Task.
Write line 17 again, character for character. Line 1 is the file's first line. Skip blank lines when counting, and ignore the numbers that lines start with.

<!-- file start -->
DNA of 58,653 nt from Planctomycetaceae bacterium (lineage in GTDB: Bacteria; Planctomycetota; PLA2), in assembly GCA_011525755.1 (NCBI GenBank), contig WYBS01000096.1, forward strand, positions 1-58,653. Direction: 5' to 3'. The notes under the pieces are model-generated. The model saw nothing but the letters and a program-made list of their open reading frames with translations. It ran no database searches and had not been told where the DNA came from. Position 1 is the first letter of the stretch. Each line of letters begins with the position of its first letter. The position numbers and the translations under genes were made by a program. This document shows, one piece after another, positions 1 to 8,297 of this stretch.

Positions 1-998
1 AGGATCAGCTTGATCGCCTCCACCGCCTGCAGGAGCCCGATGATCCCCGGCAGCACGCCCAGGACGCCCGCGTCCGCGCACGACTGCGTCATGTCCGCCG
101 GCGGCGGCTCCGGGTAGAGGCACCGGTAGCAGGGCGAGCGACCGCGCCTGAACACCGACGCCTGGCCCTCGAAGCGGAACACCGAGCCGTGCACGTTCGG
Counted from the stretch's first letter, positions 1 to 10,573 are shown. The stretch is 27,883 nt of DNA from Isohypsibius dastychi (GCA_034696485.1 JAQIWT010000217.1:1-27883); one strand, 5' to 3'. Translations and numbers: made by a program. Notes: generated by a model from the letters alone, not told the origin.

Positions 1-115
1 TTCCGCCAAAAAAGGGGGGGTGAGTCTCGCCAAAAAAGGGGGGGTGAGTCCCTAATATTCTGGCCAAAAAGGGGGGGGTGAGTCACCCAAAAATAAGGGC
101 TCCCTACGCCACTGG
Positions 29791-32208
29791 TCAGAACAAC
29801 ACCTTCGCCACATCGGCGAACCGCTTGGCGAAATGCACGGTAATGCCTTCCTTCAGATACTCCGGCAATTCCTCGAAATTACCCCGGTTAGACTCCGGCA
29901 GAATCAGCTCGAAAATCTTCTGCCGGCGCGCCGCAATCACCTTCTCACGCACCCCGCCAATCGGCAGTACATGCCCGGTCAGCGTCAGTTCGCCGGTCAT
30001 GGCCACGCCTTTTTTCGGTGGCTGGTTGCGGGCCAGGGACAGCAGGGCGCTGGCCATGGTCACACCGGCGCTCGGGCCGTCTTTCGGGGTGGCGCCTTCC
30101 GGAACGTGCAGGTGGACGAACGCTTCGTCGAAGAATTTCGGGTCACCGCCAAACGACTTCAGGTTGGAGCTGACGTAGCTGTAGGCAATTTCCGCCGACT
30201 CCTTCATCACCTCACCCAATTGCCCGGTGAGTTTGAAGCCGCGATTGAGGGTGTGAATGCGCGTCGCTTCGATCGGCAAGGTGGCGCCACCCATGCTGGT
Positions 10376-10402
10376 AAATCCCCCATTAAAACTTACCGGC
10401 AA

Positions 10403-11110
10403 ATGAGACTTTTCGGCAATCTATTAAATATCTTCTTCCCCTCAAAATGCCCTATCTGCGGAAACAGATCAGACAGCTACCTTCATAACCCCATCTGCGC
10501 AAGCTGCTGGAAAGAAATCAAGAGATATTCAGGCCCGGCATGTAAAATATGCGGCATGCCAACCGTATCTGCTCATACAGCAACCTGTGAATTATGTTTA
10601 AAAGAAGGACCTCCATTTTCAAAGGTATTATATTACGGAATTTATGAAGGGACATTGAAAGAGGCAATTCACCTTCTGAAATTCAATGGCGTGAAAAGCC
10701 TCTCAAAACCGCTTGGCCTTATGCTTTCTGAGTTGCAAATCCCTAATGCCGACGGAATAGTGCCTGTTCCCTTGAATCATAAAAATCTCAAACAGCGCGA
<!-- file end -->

10376 AAATCCCCCATTAAAACTTACCGGC